Exploring the beliefs of English people during the fifth to ninth centuries
Local distinctiveness in Anglo-Saxon England
Anglo-Saxon England is often referred to as if it was some more-or-less homogenous entity. England today is deeply divided into regions and more subtly divided into the differing identities of counties and cities. Many of those region distinctions – and some of the accents and dialects – were formed before the Norman Conquest. Regional identities in Anglo-Saxon England were much greater than in recent times, and – initially at least – there were a great many more of them.
Bede tells of how the British people had been displaced by Angles, Saxons and Jutes – all with their homelands in different parts of northern Europe. Each of these societies was distinctive not simply because of where they came from and in which parts of Britain they settled, but in their dress, hairstyles, funeral customs and speech. Bede omits to mention the Frisians; perhaps there really weren't many of them. More importantly, he does not elaborate on the marked regional distinctions among the indigenous British.
Anyone driving along the A5 from London towards Chester is following the route of a road the Romans knew as Watling Street but which must have been well-established in the Iron Age. It follows a ridge or watershed which separates the two major river systems in southern England – rivers draining into the Trent and Humber all arise to the north-east and rivers draining into the Severn, Solent and Thames all arise to the south-west.
Watling Street forms the boundary between Leicestershire and Warwickshire. And as one of these is quintessentially part of the East Midlands and the other inseparable from the West Midlands then it acts as a regional boundary. And the clear difference between these regions is largely a consequence of Watling Street being the frontier of the Danelaw in the ninth and tenth centuries. The modern day regional differences include a major difference between the dialects of the West and East Midlands – one of the steepest dialectical divides to survive into recent times.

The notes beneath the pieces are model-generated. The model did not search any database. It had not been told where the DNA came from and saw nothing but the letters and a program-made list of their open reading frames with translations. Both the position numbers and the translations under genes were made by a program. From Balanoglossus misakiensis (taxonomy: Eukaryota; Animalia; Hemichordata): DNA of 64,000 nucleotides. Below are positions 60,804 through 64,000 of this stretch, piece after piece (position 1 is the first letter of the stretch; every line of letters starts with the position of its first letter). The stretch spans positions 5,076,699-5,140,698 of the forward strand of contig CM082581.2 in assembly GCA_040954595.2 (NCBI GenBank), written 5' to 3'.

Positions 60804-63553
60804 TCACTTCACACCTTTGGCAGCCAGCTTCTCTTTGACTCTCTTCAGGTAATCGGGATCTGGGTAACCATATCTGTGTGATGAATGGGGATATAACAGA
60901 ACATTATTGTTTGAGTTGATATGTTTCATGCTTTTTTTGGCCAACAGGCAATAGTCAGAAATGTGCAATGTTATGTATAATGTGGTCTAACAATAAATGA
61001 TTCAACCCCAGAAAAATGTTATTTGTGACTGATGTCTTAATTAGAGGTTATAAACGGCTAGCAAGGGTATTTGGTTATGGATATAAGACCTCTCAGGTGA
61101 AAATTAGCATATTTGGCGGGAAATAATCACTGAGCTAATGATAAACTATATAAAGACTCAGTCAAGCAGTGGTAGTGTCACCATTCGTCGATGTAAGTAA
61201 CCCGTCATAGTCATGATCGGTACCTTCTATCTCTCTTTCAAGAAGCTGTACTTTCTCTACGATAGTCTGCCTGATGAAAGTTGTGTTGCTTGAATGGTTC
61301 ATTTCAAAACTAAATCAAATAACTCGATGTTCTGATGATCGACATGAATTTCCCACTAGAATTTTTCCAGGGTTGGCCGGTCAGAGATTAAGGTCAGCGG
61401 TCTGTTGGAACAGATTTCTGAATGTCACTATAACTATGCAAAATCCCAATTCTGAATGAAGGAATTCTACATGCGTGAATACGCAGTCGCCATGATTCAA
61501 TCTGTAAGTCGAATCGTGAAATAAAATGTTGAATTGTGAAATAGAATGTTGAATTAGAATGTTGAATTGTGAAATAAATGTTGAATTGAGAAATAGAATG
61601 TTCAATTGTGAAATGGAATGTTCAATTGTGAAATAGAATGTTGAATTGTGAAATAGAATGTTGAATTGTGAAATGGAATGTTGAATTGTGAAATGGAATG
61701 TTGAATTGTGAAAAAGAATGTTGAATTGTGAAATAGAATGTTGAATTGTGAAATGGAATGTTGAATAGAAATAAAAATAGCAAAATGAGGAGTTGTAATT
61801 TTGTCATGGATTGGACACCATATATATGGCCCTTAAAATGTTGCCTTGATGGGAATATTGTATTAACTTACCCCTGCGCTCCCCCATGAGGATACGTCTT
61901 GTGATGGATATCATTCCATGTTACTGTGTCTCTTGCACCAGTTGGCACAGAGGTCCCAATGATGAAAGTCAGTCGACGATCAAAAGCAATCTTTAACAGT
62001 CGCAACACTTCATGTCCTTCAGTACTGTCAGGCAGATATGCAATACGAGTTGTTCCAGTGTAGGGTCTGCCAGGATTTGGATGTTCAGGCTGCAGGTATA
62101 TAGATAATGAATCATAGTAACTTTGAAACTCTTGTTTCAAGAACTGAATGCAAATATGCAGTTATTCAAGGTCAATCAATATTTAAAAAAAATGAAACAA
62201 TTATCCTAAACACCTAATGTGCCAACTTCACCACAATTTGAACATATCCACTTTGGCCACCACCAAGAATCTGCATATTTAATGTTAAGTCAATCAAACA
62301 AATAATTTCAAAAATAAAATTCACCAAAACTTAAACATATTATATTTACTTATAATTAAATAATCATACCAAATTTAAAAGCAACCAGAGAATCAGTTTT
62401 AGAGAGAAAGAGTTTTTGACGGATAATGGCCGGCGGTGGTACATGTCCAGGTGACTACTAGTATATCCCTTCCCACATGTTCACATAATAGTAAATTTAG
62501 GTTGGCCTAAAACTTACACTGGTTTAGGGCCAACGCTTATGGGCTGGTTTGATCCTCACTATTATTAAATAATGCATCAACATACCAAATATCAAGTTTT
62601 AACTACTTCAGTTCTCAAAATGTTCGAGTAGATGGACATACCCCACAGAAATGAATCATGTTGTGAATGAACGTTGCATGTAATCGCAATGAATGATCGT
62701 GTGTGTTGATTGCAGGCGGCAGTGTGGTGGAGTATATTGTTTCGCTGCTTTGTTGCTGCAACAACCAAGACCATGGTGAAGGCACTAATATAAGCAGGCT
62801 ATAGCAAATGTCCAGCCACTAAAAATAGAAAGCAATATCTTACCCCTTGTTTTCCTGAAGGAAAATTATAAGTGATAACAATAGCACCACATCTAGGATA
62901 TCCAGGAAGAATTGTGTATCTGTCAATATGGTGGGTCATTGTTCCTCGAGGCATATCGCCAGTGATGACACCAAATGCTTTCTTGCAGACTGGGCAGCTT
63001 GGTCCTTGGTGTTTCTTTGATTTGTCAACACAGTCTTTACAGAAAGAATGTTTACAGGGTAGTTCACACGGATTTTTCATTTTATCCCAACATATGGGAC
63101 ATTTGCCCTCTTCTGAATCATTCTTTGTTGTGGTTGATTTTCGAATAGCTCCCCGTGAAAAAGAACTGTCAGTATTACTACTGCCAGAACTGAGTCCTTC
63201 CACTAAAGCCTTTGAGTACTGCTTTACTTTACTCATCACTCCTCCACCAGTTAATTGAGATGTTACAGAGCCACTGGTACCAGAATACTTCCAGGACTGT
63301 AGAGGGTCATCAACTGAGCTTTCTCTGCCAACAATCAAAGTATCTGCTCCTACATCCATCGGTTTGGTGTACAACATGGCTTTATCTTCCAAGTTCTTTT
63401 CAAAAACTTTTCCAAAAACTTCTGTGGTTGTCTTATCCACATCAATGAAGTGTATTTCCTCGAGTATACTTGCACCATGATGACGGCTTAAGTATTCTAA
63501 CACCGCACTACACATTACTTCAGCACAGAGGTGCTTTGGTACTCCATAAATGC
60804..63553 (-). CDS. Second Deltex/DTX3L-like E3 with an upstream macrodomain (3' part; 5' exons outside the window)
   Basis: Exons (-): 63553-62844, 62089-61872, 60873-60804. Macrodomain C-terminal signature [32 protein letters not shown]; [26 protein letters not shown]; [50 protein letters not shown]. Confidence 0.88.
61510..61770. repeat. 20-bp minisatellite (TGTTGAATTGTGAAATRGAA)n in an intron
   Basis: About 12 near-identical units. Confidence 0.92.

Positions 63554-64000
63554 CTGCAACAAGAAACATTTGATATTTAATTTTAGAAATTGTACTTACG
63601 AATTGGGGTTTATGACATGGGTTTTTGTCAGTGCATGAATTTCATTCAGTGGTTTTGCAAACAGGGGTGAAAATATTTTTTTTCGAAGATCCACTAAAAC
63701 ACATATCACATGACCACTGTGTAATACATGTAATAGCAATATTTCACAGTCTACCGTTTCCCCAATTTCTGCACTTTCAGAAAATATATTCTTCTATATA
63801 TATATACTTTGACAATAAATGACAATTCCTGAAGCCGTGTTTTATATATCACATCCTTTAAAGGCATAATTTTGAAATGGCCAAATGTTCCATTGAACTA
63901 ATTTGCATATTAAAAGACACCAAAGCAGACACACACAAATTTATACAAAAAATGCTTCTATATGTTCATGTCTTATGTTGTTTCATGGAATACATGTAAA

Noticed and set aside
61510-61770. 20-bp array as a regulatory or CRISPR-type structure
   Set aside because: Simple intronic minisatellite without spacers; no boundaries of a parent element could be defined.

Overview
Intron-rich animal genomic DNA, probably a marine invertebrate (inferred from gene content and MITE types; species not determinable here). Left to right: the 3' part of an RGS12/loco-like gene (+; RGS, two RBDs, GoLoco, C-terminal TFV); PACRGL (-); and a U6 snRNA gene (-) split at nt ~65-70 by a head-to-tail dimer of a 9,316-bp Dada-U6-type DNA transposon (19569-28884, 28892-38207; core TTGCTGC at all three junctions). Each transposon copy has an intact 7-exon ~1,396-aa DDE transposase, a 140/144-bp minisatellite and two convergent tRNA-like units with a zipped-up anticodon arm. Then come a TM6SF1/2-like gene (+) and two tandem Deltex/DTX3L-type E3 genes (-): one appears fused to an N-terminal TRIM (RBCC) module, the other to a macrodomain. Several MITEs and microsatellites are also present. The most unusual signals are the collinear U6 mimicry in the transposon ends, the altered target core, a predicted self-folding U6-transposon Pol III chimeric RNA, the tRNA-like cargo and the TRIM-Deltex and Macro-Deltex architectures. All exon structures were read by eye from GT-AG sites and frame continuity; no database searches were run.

Imagine then later Anglo-Saxon England, where East Anglia, Mercia, Northumbria and Wessex each had distinctive cultures and dialects. The differences in speech far exceed any modern day regional differences. And then, if you can, imagine earlier Anglo-Saxon England where up to seventy smaller kingdoms jostle for power. These kingdoms must have been as distinctive to their members by their dress and 'slang' as, say, any inner city gang members are to rival gangs today. Yet these kingdoms formed marriages with adjoining kingdoms so any cultural differences were always going to be fluid and ever-changing.
In one sense Anglo-Saxon England was 'homogenous' in that every kingdom, no matter how small or large, promoted its own 'local distinctiveness' (to borrow a phrase invented by Common Ground in 1983). But that is to stretch the meaning of 'homogenous' too far. All references to Anglo-Saxon England should be regarded as denoting complex and ever-changing heterogenous cultures where dress, jewellery, hairstyles and all other aspects of tangible and intangible culture were a mix of time-honoured traditions with ever-changing accommodation of ideas brought in by contact with neighbouring cultures.
And one of the paramount examples of 'tangible and intangible culture' is of course religion.
Paganism is like local cuisine
The historian Ken Dowden looked in detail at Anglo-Saxon England (Dowden 2000)and concluded that Christian missionaries were unable to comprehend variety and chaos of paganism. They did not respond to actual local activities but, rather, to stereotypes based on what pagans in south-west Germany had been doing around the fifth century.